Crude oil prices drop in line with equities

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Oil hit reverse gear on Monday, mirroring sliding stock markets, as investors turned pessimistic over eurozone attempts to produce a definitive solution to the region's debt crisis, analysts said.

New York's main contract, light sweet crude for delivery in November, handed back 34 cents to $86.55 a barrel.

Brent North Sea crude for delivery in December shed $1.17 to $111.06 per barrel, after earlier climbing as high as $113.86 on initial optimism after a weekend gathering of G20 finance ministers.

European stocks also fell on Monday, reversing earlier gains, after Germany warned against undue enthusiasm that a quick solution to the eurozone debt crisis would emerge from an EU summit next weekend on October 23.

Germany sought to dampen expectations for Sunday's European Union summit in Brussels, with government spokesman Stefan Seibert warning that "dreams that everything will be resolved and dealt with by next Monday cannot be fulfilled."

Wall Street shares also tumbled Monday, taking their lead from the European markets' reaction, as investors concluded that the G20 finance meeting in Paris had produced no definitive solution.

Europe vowed to its G20 partners on Saturday that it would take swift and decisive action to resolve a debt crisis that is threatening to drag the world economy back into recession.

Investors are now eagerly awaiting this weekend's summit of EU leaders in Brussels.

"It is quite a crucial week for the markets," said Sucden analyst Myto Sokou.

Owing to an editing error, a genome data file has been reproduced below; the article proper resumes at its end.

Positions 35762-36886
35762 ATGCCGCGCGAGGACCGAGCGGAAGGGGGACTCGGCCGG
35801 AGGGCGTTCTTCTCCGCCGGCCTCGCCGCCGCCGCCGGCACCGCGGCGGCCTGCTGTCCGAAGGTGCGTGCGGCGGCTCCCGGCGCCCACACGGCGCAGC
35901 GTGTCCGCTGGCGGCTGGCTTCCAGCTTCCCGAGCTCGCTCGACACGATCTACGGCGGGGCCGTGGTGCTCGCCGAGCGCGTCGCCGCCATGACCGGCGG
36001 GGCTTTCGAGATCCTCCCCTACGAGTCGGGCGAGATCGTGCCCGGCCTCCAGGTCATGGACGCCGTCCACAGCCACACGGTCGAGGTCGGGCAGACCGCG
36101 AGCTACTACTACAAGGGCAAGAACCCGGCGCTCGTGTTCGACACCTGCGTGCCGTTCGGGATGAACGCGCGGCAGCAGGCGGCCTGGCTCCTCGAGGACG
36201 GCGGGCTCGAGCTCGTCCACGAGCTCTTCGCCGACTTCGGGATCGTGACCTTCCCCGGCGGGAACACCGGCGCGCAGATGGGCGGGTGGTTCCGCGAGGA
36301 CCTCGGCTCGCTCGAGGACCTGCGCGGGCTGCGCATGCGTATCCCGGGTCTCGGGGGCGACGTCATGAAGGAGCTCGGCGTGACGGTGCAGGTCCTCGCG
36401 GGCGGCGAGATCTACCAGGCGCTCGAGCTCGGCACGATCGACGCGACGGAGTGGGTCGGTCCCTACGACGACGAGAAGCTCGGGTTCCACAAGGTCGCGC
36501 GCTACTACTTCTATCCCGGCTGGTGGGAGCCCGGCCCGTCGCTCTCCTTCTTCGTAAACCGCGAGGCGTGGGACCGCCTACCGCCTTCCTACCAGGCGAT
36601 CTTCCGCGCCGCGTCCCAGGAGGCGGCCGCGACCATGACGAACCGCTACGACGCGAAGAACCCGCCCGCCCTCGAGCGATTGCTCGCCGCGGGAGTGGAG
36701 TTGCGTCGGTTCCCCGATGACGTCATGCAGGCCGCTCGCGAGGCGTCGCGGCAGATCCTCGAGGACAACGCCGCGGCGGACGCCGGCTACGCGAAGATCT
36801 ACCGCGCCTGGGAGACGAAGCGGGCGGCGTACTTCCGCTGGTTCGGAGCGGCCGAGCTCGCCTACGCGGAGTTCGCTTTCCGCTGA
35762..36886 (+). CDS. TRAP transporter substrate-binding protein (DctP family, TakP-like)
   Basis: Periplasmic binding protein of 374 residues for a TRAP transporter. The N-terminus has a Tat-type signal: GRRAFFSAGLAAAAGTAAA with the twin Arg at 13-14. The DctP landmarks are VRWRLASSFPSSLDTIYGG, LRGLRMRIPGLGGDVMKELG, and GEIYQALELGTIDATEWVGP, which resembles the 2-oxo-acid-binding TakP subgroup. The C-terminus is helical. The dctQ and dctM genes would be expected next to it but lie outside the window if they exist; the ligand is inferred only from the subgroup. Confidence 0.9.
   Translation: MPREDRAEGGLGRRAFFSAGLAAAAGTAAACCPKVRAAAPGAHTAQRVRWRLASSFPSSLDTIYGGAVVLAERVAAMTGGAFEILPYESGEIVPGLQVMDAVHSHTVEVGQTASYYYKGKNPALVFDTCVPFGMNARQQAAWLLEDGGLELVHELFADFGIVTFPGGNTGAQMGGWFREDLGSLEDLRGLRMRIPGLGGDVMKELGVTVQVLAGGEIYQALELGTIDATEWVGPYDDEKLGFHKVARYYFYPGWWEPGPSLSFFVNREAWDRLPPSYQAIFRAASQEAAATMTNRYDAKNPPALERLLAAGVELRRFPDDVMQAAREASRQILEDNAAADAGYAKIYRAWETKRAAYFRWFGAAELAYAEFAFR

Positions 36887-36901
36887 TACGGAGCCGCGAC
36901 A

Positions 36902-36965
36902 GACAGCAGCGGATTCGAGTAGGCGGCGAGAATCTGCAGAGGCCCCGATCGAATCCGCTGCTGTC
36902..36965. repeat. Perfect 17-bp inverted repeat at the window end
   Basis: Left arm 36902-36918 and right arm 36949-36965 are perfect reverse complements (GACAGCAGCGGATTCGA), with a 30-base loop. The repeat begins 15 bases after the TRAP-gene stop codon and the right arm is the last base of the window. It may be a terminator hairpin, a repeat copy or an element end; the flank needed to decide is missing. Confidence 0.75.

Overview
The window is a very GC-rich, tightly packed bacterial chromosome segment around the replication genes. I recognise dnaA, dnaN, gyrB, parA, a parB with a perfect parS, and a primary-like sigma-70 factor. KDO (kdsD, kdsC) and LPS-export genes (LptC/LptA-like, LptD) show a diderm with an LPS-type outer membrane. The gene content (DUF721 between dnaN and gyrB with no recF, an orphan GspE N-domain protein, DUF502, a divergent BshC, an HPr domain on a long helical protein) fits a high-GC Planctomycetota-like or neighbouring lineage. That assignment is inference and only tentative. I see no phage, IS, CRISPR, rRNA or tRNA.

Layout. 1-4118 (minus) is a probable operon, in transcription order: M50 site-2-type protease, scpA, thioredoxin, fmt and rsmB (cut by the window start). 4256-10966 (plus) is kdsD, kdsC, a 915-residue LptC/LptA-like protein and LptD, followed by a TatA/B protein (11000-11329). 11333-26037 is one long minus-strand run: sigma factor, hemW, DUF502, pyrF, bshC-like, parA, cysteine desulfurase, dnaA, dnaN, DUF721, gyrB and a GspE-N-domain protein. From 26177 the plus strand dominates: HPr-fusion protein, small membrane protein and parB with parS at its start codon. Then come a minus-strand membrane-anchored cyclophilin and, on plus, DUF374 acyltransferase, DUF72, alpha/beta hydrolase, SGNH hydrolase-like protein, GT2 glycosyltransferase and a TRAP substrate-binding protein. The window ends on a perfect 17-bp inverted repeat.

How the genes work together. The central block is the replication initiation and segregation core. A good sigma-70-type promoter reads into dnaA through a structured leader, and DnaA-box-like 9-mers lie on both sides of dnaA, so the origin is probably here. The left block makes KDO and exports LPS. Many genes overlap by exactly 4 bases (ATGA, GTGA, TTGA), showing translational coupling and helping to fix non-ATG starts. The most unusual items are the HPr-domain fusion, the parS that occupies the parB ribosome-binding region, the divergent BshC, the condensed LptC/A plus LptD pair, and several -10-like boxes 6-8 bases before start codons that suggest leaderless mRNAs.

"Investors should remain cautious ahead of (a) vote in Greek parliament on Thursday with various government members thought to disapprove of the proposed austerity measures.

"However, the main focus will switch to the European leaders summit in Brussels on October 23, for the decision on a comprehensive plan to contain the crisis in the region."

Crude futures had also risen strongly on Friday as confidence grew that the G20 would put muscle into the eurozone rescue and US data showed signs of firming growth.

The gloomy US economic climate lifted a tad on Sunday when key Republican leader Eric Cantor said a congressional supercommittee would reach agreement on $1.5 trillion in government spending cuts by a November 23 deadline.

If a deal is reached before then, the United States can avoid triggering an automatic $1.2 trillion in cuts evenly distributed between military and non-military spending, which Pentagon officials warn would damage US interests.

The discussions had taken place under the shadow of a repeat of political stonewalling by the Republicans, who earlier in the year withdrew from talks with Democrats on lifting the US debt ceiling.


© 2011 AFP

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